Prigorodny District, which was annexed from the Chechen-Ingush Republic
in 1944 and transferred under the jurisdiction of North Ossetia. On
February 23 1944, on the order of Stalin all of the Ingushis down to
one person, were put on unheated cattle trains and deported to Central
Asia on the accusation of "cooperation with Nazis". Thousands perished
on the way or died subsequently in the inhuman conditions of the
Stalinist exile. 25-30,000 Ossetians were resettled into the houses of
the deported Ingush in a "voluntary - enforced" manner: each Ossetian
district and kolkhoz was allocated a certain number of "volunteers",
who had to be resettled to the "new districts". Refusal to go could
entail administrative repressions; agreement entitled the settler to
benefits: after 5 years of work on the Ingush farms, the Ossetian
settler could possess of the house and cattle, which remained from the
After the deportation in 1957 the return of the Ingush to Prigorodny
area was discouraged: Moscow treated repressed peoples with suspicion,
while North Ossetian authorities, anxious of territorial claims,
created difficulties with employment and domicile registration. In 1982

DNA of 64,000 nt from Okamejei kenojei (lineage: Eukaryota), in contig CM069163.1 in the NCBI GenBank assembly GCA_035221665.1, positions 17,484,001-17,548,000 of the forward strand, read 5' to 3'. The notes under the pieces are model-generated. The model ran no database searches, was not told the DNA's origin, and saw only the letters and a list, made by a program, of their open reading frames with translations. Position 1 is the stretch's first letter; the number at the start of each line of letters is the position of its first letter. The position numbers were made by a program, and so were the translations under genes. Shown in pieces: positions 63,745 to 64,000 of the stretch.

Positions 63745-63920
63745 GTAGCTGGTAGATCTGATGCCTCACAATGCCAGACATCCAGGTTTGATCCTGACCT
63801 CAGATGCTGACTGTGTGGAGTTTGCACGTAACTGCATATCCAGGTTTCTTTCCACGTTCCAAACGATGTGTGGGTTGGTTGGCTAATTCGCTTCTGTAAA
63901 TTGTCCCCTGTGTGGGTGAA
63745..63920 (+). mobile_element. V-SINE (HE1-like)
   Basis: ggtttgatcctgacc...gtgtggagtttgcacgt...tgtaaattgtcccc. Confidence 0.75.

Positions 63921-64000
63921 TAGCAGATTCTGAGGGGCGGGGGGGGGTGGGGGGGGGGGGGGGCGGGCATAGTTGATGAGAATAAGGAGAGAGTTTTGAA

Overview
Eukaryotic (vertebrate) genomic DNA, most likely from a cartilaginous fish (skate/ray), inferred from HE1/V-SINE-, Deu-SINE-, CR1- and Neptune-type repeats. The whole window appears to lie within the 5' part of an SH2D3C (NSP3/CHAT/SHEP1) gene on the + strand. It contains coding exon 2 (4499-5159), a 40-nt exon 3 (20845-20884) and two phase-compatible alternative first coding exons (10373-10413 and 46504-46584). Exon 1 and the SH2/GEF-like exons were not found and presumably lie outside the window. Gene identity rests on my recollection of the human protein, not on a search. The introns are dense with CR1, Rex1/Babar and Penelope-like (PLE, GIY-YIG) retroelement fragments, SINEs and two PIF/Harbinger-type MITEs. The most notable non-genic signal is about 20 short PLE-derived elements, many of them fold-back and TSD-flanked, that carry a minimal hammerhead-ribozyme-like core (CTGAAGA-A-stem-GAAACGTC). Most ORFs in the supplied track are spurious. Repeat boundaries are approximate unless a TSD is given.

the Council of Ministers of the USSR issued an edict (№ 183) «On
limitations of registration of citizens in Prigorodny district of North
Ossetian ASSR», which denied registration to certain categories
of citizens in the area. This edict was de facto enforced only in
respect of the Ingush in Prigorodny Rayon. Nonetheless, the Ingushis,
whose tradition treats the land of the forefathers as sacred, returned
to their villages anyway, bought the houses, which belonged to their
families before deportation back from the Ossetians; lived illegally
(without registration) or bribed officials into registering them. Many
integrated well, studied and worked in Vladikavkaz, and in spite of
relatively high tensions with the Ossetians, the percent of mixed
marriages was rather high.
With the liberalization of the regime in 1970s-80s Ingush tried to
campaign for return of what they considered their historical homeland.